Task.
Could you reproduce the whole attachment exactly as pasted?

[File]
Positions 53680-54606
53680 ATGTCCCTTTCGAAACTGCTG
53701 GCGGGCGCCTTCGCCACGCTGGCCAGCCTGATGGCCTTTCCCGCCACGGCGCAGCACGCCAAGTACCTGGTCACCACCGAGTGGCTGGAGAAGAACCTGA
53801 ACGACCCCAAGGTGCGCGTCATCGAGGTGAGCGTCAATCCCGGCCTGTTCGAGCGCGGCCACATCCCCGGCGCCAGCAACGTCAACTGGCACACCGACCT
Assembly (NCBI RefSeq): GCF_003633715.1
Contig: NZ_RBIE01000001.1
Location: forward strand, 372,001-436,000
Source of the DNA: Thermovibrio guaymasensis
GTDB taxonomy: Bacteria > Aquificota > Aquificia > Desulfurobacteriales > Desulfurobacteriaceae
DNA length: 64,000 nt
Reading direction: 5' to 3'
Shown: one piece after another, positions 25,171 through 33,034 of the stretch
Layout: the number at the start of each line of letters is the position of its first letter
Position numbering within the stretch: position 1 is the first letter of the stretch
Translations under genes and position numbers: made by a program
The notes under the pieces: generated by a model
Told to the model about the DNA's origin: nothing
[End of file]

Positions 53680-54606
53680 ATGTCCCTTTCGAAACTGCTG
53701 GCGGGCGCCTTCGCCACGCTGGCCAGCCTGATGGCCTTTCCCGCCACGGCGCAGCACGCCAAGTACCTGGTCACCACCGAGTGGCTGGAGAAGAACCTGA
53801 ACGACCCCAAGGTGCGCGTCATCGAGGTGAGCGTCAATCCCGGCCTGTTCGAGCGCGGCCACATCCCCGGCGCCAGCAACGTCAACTGGCACACCGACCT
Assembly (NCBI RefSeq): GCF_003633715.1
Contig: NZ_RBIE01000001.1
Location: forward strand, 372,001-436,000
Source of the DNA: Thermovibrio guaymasensis
GTDB taxonomy: Bacteria > Aquificota > Aquificia > Desulfurobacteriales > Desulfurobacteriaceae
DNA length: 64,000 nt
Reading direction: 5' to 3'
Shown: one piece after another, positions 25,171 through 33,034 of the stretch
Layout: the number at the start of each line of letters is the position of its first letter
Position numbering within the stretch: position 1 is the first letter of the stretch
Translations under genes and position numbers: made by a program
The notes under the pieces: generated by a model
Told to the model about the DNA's origin: nothing